North·Point of View

How COVID-19 motivated me to start running

George Maratos has always hated running but COVID-19 has left him with little other sports to do. So, he's decided to try to enjoy it for the first time in his life.

COVID-19 has got a CBC producer thinking about running for fun for the first time in his life

George Maratos enlisted the help of longtime running coach Don White in hopes he might help him quash his hatred of running. (Wayne Vallevand/CBC)

I hate running, but a few weeks into pandemic life my tires were spinning and I had to get moving.

So, I decided to try and enjoy the activity I've always loathed.

I grew up playing team sports. I enjoyed them all, but especially soccer.

I played as a kid, but I started to gain weight when I was around 12 years old and found the running part of practice to be the worst.

I started playing goalie, but it turns out, goalies have to run too.

I think this is where my hatred of running began, those early days as a chubby tween, being forced to do something I really didn't want to do.

Thirty years later, here we are, in the midst of COVID-19, with no sports to play and no gyms open.

So I decided to try running again.

The Yukon is a mecca for trail running. In Whitehorse alone there are more than 700 kilometres of trail, including this one in the Hidden Lakes area. (George Maratos/CBC)

I enlisted the support of Don White to help me out. He's a long time runner and coach, who has completed 45 marathons and aims to run three every year.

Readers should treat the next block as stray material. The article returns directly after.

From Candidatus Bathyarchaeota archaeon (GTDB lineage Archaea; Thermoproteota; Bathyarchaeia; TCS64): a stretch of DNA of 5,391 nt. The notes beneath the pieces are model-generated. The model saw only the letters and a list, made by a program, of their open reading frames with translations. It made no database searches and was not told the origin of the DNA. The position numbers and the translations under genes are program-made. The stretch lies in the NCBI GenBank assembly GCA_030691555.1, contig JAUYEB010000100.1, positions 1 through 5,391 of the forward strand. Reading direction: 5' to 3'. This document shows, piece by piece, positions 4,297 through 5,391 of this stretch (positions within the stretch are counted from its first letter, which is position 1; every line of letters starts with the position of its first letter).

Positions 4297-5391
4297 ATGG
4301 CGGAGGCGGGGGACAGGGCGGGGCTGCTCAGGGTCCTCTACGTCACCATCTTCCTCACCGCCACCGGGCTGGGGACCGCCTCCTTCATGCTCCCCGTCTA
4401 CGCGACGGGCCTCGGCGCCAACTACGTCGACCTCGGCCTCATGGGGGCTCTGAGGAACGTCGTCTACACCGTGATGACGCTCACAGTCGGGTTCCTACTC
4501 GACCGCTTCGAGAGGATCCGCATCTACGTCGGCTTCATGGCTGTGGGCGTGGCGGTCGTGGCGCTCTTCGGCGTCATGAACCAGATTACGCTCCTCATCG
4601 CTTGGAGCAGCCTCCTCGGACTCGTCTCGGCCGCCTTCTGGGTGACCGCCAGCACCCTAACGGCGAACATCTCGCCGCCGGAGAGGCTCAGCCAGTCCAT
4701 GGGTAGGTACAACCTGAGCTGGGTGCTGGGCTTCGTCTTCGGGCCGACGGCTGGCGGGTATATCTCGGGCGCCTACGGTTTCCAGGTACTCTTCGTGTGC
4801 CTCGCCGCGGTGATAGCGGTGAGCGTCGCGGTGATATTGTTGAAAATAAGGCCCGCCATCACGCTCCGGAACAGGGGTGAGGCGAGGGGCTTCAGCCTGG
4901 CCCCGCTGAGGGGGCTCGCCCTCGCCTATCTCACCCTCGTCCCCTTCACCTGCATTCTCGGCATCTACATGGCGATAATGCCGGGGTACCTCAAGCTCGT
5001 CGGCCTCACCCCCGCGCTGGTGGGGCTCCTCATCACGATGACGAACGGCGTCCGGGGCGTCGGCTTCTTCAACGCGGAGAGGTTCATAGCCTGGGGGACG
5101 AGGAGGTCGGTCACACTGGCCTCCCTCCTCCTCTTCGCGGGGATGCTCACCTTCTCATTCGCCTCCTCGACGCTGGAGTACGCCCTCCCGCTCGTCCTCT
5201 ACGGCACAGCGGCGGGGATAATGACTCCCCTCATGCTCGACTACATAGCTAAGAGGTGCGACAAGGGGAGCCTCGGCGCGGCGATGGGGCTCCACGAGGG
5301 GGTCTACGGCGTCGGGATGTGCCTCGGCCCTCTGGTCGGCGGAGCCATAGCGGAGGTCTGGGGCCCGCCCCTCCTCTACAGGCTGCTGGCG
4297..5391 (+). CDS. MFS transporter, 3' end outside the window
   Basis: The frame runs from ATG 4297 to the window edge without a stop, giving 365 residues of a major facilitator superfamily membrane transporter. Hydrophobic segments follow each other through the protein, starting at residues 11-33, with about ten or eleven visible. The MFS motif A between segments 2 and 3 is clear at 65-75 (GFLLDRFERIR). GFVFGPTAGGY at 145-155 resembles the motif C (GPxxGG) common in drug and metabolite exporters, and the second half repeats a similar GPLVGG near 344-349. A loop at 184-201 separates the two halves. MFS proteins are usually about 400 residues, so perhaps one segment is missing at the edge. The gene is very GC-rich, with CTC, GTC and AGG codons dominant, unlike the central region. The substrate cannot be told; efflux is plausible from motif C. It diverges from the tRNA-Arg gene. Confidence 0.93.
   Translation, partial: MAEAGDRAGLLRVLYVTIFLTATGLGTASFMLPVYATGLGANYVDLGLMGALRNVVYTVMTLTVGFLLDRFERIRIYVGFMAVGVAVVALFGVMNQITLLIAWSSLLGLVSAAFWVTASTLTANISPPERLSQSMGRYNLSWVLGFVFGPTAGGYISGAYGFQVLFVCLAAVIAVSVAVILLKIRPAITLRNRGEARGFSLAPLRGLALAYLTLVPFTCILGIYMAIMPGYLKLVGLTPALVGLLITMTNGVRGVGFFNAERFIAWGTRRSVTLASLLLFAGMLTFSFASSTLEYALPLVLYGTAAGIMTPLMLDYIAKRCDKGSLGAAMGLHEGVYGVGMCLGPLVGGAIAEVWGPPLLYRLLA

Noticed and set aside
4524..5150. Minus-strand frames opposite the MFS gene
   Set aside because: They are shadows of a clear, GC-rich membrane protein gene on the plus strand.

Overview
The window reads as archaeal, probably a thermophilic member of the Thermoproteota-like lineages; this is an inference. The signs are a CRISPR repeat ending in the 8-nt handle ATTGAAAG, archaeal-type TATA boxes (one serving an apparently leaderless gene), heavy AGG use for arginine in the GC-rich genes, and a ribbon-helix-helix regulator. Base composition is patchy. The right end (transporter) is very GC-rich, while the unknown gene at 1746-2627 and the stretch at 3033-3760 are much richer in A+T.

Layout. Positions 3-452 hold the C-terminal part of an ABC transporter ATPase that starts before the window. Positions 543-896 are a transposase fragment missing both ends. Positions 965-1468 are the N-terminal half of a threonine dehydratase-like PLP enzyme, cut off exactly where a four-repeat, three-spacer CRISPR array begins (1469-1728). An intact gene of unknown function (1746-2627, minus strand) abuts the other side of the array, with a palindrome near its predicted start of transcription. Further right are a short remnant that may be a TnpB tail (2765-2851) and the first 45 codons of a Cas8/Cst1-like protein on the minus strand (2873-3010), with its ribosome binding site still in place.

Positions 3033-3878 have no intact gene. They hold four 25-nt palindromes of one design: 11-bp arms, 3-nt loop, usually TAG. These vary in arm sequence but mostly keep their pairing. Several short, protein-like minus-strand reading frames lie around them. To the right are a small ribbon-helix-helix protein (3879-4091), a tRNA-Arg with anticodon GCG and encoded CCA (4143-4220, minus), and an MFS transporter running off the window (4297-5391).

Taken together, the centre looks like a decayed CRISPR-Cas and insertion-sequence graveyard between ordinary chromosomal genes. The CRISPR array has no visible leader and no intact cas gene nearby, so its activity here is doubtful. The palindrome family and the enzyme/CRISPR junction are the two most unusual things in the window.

He's also 69 years old, but looks 20 years younger.

Why run?

When I first met with Don I wanted to find out why he runs and why the activity is so popular.

There are more than a million runners in Canada, making it this country's most popular recreational and fitness activity.

Don says he was always a good runner as a kid, but it wasn't until he was an adult that he felt he needed to run.

The environment at his work was unhealthy, and he needed something to get away from the toxicity. Running allowed him to sweat his stress away, something it still does today.

As we walk along a wooded trail in the Whitehorse neighbourhood of Riverdale, surrounded by mountains and fresh air (fact: Whitehorse has the cleanest air in the world) I'm beginning to understand.

Don also has a resting heartbeat of 40, which is impressive considering a normal measure is 60 to 100 beats per minute for someone his age.

"I still get my flu shot every year," ensures Don.

Getting started

Don has been coaching running for more than 30 years, and he's taken dozens of athletes to events across the country. He was inducted into the Yukon Sports Hall of Fame in 2004.

If Don can't help me love running, I may be out of luck.

He tells me about Learn to Run, an eight-week program designed to help people new to the sport complete a five-kilometre run.

Don White has been running for more than 35 years. In that time he has run 45 marathons. This year he turns 70 years old. (George Maratos/CBC)

The first few sessions are mostly walking for 25 minutes..

When I do the first stage I find it quite easy, but learning to run isn't my goal; learning to enjoy it is.

I can't run